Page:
It’s no secret what Attorney General Jeff Sessions thinks about marijuana legalization. The longtime drug warrior actually believes that “good people don’t smoke marijuana” — which means he is not fond of 44 percent of Americans who say they use the relatively benign herb. But what does his deputy, Rod Rosenstein think?
Tom Angell, one of the best cannabis reporters now working for Forbes, unearthed a speech Rosenstein gave last week at the Heritage Foundation, a conservative think tank. Here is what the deputy attorney general had to say:
“We are reviewing that policy. We haven’t changed it, but we are reviewing it. We’re looking at the states that have legalized or decriminalized marijuana, trying to evaluate what the impact is. And I think there is some pretty significant evidence that marijuana turns out to be more harmful than a lot of people anticipated, and it’s more difficult to regulate than I think was contemplated ideally by some of those states.”
This is not the first time Rosenstein spoke out against cannabis — and the will of the American people. Back in June, Rosenstein made waves when he hinted that federal marijuana regulations may get stricter. Before a Senate committee, he said:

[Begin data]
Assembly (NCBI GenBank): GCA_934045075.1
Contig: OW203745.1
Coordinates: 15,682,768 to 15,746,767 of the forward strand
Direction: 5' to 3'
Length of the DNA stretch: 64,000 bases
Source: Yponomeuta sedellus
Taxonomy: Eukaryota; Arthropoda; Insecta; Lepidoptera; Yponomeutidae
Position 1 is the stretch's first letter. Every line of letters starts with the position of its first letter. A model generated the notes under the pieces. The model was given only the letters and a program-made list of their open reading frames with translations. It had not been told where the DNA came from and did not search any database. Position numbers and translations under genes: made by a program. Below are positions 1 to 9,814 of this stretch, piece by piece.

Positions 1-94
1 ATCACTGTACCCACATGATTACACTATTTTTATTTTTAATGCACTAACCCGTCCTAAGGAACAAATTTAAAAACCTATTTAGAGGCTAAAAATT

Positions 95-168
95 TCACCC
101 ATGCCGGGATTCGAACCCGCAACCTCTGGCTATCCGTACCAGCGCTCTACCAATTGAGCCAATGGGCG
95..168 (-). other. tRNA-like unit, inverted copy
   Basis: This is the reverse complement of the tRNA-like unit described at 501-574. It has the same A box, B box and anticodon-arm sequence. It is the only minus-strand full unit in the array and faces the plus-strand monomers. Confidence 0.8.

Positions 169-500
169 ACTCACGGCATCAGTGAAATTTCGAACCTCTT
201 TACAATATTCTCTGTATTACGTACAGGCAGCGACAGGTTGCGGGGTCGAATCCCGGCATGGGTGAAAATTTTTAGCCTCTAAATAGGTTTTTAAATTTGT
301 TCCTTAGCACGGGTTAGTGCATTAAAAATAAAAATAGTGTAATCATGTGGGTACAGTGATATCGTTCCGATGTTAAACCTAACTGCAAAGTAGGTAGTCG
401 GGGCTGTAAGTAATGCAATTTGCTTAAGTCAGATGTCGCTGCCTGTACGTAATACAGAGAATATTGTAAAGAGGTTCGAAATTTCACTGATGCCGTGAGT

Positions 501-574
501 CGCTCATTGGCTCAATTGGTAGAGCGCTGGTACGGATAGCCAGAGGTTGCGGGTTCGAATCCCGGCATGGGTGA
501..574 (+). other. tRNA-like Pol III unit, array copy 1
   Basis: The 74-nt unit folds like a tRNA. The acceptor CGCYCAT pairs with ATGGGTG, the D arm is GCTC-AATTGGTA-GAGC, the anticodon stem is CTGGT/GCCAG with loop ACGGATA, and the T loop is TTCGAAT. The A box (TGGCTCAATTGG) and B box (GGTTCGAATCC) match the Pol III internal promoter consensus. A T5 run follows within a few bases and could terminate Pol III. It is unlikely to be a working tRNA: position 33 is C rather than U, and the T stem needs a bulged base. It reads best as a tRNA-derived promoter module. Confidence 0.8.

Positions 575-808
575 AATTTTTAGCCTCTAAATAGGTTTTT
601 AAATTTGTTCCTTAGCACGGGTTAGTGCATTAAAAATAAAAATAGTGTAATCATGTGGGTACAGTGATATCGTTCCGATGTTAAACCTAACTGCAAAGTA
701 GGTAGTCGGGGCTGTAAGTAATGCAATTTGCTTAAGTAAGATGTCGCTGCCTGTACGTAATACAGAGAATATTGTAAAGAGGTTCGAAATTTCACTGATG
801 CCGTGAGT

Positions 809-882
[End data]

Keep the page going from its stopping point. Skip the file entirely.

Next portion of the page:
“We follow the law and the science. From a legal and scientific perspective, marijuana it is an unlawful drug.”
In that same testimony, Rosenstein made the audacious claim that cannabis lacks therapeutic utility. “Scientists have found no accepted medical use for it,” he said.
“We do have a conflict between federal law and the law in some states. It’s a difficult issue for parents like me, who have to provide guidance to our kids, … I’ve talked to Chuck Rosenberg, the administrator of the DEA and we follow the law and the science,” said Rosenstein.
Of course, if Rosenstein follows the law, he must concede that eight states have made recreational marijuana legal and 29 states have medical marijuana programs. And the science could not be more clear: Marijuana is a medicine for millions of Americans.